January 19, 2001, 12:00 AM

Report Blasts Web Retailers on Privacy

Don Davis

Editor in Chief

Few of the Web's top 100 shopping sites adequately guard consumer privacy, charges a new report by the Electronic Privacy Information Center, a research group in Washington, D.C.
     The report studied retailers' compliance with fair information practices, a set of principles that provide basic privacy protections. It also looked at whether shopping sites use profile-based advertising and "cookies" to track browsing and shopping patterns. Both of these controversial techniques have been the subject of recent investigations.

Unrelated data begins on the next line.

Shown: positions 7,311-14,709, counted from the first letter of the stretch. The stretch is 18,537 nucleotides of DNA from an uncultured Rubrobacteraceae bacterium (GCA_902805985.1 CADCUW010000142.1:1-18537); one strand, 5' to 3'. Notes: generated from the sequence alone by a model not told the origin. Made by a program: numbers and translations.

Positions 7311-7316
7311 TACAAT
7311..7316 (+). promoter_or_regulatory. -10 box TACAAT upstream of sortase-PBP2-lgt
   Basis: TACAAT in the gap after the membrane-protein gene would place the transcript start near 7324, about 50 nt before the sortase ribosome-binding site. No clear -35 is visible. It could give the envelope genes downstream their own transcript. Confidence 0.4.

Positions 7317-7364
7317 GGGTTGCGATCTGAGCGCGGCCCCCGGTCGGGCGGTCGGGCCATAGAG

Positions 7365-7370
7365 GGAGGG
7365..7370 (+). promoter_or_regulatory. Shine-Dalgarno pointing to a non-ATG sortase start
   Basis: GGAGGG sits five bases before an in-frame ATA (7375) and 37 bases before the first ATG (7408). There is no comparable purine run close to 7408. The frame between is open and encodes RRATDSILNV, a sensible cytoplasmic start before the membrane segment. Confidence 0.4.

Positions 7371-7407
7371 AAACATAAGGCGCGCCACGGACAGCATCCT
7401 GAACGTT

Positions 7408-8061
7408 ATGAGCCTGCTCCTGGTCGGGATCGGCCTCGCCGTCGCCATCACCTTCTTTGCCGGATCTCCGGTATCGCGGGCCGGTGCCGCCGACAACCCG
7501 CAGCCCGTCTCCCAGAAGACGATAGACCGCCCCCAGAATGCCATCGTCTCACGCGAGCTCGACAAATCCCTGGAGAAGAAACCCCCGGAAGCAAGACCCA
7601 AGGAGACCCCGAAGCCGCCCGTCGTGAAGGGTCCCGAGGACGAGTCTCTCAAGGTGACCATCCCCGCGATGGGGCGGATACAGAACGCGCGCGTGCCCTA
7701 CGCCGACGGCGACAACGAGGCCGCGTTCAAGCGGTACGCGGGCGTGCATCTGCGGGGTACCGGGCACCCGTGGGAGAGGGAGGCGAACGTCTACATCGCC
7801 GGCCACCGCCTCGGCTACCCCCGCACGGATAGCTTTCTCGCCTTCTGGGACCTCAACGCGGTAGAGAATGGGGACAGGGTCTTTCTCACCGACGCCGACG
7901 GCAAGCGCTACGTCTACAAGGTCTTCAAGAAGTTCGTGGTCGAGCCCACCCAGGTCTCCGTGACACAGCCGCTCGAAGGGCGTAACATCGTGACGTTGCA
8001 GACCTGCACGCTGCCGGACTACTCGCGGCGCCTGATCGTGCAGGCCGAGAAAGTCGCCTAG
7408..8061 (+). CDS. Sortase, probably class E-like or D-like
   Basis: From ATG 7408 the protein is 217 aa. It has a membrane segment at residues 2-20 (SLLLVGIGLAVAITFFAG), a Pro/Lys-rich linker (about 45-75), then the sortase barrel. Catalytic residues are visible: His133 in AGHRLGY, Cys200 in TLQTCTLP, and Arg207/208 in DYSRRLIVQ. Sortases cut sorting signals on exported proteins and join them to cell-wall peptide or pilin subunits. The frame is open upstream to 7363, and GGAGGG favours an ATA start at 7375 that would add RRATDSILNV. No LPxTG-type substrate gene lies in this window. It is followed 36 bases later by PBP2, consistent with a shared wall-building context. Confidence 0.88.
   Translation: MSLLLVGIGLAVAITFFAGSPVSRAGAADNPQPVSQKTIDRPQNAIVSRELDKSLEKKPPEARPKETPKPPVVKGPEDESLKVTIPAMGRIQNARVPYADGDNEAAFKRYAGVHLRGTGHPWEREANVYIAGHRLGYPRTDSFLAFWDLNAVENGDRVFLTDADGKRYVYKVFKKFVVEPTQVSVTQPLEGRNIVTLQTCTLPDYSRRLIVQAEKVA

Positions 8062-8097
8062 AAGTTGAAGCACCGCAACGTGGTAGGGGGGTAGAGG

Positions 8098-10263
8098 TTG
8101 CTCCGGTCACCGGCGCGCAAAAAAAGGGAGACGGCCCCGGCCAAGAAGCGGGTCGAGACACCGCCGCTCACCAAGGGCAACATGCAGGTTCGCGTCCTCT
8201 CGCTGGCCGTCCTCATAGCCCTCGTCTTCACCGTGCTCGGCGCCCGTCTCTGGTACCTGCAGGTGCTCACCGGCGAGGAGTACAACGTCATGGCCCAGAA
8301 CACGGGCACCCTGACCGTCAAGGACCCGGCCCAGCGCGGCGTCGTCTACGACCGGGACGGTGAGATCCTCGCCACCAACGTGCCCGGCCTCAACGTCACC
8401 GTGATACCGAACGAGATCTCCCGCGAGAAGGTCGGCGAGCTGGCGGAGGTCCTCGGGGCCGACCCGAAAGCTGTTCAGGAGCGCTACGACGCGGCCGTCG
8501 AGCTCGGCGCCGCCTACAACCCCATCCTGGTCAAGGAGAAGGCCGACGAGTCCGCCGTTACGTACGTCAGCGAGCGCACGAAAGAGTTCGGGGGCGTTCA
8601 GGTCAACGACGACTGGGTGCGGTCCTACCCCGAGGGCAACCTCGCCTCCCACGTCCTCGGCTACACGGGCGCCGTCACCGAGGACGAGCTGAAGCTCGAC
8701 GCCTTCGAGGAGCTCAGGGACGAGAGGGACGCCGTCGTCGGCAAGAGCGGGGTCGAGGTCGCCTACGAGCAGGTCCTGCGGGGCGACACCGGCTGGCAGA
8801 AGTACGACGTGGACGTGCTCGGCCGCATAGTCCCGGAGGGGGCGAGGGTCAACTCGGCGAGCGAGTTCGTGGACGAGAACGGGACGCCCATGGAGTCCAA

Among the report's findings, 18 top shopping sites do not display a privacy policy, 35 have profile-based advertisers operating on their pages, and 87 use cookies. None of the top 100 adequately addressed all elements of fair information practice guidelines. The center says privacy policies at many Web sites are typically confusing, incomplete and inconsistent.
     "We think that consumers are more at risk today than they were in 1997, when we first examined privacy practices on the Web," says Marc Rotenberg, the center's executive director. "The profiling is more extensive and the marketing techniques are more intrusive. Anonymity, which remains crucial to privacy on the Internet, is being squeezed out by the rise of electronic commerce."


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